“It’s OK to Be White” is the message that has periodically appeared on campus posters over the past two years, typically placed by people or organizations who haven't taken credit for doing so, and who are believed to be from off-campus groups.
Pro-white propaganda of various types has been appearing on campuses in increasing frequency in the last two years. But the last week has seen a surge in such postings.
Last weekend leaflets with the "OK to be white" message turned up in Vermont, at the University of Vermont and Champlain College.
Since then the posters have appeared at American River College, Duke University, North Carolina State University, Tufts University, the University of Delaware, the University of Denver and the University of St. Thomas, in Minnesota.
The trend is not confined to the United States. One Canadian institution, the University of Manitoba, also had the posters turn up. In Australia, the use of the phrase by some politicians has set off a major political debate (and appearance of the posters), but in that case, the focus is not in higher education.
Also last week, white nationalist posters turned up at California State University at San Marcos.
The campuses seeing the posters do not seem to fit any pattern. They include public and private institutions, two-year and four-year, institutions where white people make up a minority of students and institutions where they are the overwhelming majority.
Colleges have generally removed the posters as soon as they are discovered. Colleges generally require those putting up posters to identify themselves and/or get permission to place them. That hasn't happened in these cases. So while college leaders have condemned the message behind the posters, they have not faced free speech challenges because those putting up the posters have violated college rules.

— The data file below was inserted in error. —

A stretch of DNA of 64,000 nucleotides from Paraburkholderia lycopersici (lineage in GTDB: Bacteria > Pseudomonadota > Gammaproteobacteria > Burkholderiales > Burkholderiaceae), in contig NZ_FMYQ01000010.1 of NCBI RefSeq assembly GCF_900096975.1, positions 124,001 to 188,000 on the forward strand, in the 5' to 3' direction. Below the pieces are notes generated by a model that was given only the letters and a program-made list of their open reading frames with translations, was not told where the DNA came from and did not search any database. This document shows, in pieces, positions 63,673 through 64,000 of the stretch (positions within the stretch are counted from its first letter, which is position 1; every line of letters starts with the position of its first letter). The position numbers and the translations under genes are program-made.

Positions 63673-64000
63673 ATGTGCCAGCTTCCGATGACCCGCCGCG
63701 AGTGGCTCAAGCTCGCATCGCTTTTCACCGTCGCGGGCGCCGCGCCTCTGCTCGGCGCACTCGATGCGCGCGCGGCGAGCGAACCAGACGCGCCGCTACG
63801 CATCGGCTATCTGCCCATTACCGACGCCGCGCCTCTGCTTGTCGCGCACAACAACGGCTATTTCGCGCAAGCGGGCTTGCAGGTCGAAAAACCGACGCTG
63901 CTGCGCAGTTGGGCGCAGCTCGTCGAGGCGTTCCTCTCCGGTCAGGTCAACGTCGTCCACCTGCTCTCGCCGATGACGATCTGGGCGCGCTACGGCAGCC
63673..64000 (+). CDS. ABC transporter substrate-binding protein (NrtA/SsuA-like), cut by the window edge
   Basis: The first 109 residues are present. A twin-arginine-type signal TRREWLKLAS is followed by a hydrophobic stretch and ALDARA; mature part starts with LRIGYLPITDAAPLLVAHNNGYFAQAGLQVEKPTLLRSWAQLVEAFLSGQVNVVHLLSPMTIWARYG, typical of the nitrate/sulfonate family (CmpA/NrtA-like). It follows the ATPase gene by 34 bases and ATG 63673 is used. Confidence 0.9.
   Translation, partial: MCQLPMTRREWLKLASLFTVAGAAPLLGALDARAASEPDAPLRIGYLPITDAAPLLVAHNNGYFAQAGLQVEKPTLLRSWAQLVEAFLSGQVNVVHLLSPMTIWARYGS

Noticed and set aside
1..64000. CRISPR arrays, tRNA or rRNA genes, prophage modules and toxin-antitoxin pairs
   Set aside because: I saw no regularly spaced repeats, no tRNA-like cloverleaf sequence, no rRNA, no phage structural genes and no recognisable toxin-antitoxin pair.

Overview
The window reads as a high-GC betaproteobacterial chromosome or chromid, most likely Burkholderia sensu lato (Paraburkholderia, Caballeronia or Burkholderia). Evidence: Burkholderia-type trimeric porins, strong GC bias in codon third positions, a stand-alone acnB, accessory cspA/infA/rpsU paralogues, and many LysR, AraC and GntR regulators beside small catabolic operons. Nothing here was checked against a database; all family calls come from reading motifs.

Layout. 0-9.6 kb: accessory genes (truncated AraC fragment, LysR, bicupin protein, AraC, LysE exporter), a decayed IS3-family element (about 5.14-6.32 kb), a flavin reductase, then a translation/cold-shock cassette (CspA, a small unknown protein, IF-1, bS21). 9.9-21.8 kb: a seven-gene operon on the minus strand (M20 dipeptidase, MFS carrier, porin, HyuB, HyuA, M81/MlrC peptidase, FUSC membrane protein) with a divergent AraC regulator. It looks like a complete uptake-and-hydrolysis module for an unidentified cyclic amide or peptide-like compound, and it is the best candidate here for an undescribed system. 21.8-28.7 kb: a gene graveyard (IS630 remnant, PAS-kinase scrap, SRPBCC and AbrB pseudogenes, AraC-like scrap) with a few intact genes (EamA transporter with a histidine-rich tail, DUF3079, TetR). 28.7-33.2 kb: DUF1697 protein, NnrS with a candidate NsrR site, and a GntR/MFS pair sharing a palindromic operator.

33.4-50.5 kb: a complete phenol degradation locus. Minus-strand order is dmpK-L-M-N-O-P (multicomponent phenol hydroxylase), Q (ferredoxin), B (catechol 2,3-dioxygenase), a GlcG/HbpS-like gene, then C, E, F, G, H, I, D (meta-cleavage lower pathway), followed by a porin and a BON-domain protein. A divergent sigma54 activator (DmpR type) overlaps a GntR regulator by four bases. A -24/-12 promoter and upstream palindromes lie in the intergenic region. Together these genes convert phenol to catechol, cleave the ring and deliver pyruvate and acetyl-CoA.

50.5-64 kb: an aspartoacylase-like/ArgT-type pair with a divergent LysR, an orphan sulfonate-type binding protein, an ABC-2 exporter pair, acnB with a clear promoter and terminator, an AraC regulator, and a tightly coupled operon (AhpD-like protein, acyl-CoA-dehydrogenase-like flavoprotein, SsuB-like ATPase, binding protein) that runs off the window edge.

The surge in these posters on campus has come at a challenging time for many institutions, as students respond to a divisive midterm election and recent killings of black people in Kentucky and Jewish people in Pittsburgh.
Richard A. Baker, president of the American Association for Access, Equity and Diversity, said via email that "on its face, the statement is both innocuous and obvious. It is OK to be white. But the intent of the flyer’s author is not to state the obvious. It is to find sympathizers to the white nationalists' cause."
Baker, assistant vice chancellor and vice president for equal opportunity services at the University of Houston System, added that "what is interesting is that a position is being inferred by some on the national stage that whites are a marginalized group and are being made to feel 'not OK' in their whiteness. This flyer’s purpose is to attract persons who may be sympathetic to that position but may not respond to a swastika or other traditional symbols of white nationalism or direct recruitment."
Although Baker said that the message behind the posters is protected free speech at a public college, he said that college officials should be paying attention to those spreading this message, and thinking about the implications of the message.
For the last two years, the Anti-Defamation League has been documenting an increase in white supremacist activity (including posters) on college campuses. There were 292 cases of white supremacist propaganda reported on campuses during the 2017-18 academic year, compared to 165 in 2016-17.